When an errant SUV crashes through your picture window, you may not notice that your barbecue tipped over and caught your house on fire. So it is with the U.S. economy these days. All the focus on our national debt, sequester cuts and federal tax increases is obscuring a smoldering problem in the states. Declining tax revenues, budget deficits and underfunded pensions have legislatures scrambling for revenue. Many states are taxing and borrowing more just to make ends meet.
In our scheme of government, we elect representatives to take a stand on issues that affect their constituents. Among those representatives, leaders take a stand. Politicians don’t. Leaders study the issues and decide what policy best supports the interests of their constituents as a whole. Politicians take a position based on what is best for the advancement of their own interests.
My greenhouse is covered with a thin plastic film. A few molecules of plastic are all it takes to make it 30 Fahrenheit degrees warmer inside than out. When coal, gasoline, and natural gas are burned, they produce carbon dioxide which traps heat just like the plastic film of my greenhouse.
When people who want more government regulations argue in favor of a new mandate on employers, they usually say, “Well, one more rule won’t break the bank.” However, seemingly harmless regulations have a cumulative effect that eventually cripple employers and prevent entrepreneurs from creating the jobs needed to fix our weak economy.
Imagine a child with a life-threatening food allergy. Now imagine that child having a severe reaction while at school. If that student is fortunate enough to have an epinephrine autoinjector on school grounds, he or she may receive a dose to help reverse the reaction and potentially save a life. But what about students with a food allergy who don't have their injector with them? What about students who haven't been diagnosed with an allergy, but experience their first life-threatening reaction while at school?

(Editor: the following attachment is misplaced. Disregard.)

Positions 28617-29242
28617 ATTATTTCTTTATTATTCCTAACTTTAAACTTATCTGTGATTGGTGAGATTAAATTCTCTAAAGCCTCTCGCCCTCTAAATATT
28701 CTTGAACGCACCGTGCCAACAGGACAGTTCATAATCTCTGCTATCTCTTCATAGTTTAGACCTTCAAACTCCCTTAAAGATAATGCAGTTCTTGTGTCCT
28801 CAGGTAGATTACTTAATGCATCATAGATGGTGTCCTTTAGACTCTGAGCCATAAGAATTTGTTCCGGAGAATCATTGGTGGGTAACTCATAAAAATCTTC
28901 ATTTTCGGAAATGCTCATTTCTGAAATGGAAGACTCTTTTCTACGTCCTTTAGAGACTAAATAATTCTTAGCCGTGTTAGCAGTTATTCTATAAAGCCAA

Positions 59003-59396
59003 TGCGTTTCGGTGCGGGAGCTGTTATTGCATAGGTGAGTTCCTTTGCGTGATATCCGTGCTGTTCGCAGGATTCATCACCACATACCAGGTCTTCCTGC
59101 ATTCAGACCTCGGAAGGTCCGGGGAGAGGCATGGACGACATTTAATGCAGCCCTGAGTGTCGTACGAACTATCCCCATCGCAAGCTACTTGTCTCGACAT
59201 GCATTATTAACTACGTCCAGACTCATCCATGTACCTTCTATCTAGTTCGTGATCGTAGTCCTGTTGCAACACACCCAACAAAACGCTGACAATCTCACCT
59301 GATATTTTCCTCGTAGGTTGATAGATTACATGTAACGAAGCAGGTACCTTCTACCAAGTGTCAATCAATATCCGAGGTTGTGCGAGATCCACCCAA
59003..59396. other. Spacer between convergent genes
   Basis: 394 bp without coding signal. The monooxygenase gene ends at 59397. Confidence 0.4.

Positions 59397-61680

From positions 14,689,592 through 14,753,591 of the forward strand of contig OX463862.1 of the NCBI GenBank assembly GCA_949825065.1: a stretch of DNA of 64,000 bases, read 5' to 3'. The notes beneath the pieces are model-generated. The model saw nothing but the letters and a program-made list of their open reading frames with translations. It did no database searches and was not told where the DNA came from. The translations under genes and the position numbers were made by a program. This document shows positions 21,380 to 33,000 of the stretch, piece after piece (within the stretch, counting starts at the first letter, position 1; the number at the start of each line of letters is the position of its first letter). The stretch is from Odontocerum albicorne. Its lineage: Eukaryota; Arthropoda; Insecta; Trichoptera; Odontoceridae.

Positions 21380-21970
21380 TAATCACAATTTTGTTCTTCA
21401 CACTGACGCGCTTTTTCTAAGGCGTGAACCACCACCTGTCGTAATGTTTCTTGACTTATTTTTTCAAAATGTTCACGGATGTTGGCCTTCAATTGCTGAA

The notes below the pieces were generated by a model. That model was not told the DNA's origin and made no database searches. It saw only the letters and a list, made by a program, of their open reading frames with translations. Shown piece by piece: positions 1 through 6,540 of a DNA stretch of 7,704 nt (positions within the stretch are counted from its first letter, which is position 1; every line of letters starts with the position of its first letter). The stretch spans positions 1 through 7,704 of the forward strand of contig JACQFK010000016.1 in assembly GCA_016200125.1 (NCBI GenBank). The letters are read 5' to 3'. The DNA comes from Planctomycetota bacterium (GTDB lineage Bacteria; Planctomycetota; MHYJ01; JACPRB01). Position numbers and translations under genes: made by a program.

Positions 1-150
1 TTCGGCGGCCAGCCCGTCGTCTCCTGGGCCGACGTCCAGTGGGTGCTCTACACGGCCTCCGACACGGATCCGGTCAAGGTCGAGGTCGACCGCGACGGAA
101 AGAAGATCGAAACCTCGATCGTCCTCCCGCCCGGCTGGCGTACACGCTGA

I would like to share a special memory of Bob Tidland. This scene can help illustrate his character and community-mindedness. As Camas’ retiring first city administrator, I have had many, many fine days in the past 24 years; the scene I am remembering is among the finest hours.
In November 1982, our state’s unemployment rate peaked at 12.2 percent, the highest since the Great Depression. Interest on a fixed rate home loan was 13.4 percent, and an 11.5 inflation rate burned through our checkbooks. The economy was a mess.
Ever since the evolution of Facebook, I always knew that optimal behavior for myself, my family, and my friends would be necessary.
The Washougal City Council is considering a major change to the schedule of meetings and workshops. Presently, council meetings (formal public hearings, actions and votes) are held at 6 p.m., on the first and third Monday. Workshops (staff reports, information and discussion, but no votes) are also at 6 p.m., on the second and fourth Mondays. If Monday is a national holiday the meeting is postponed until Tuesday.
Utility bills are the big issue in Washougal. They should be. In 2012, the minimum bimonthly residential charge was $174.60. That base charge went up 20 percent ($37) to $211.13 this year. But the Council could take action on Jan. 22 that might keep the increase to less than $10. If the increase is kept that low, it will be the result of a creative Council, mayor, and staff. This would not have happened without hearing from our citizens.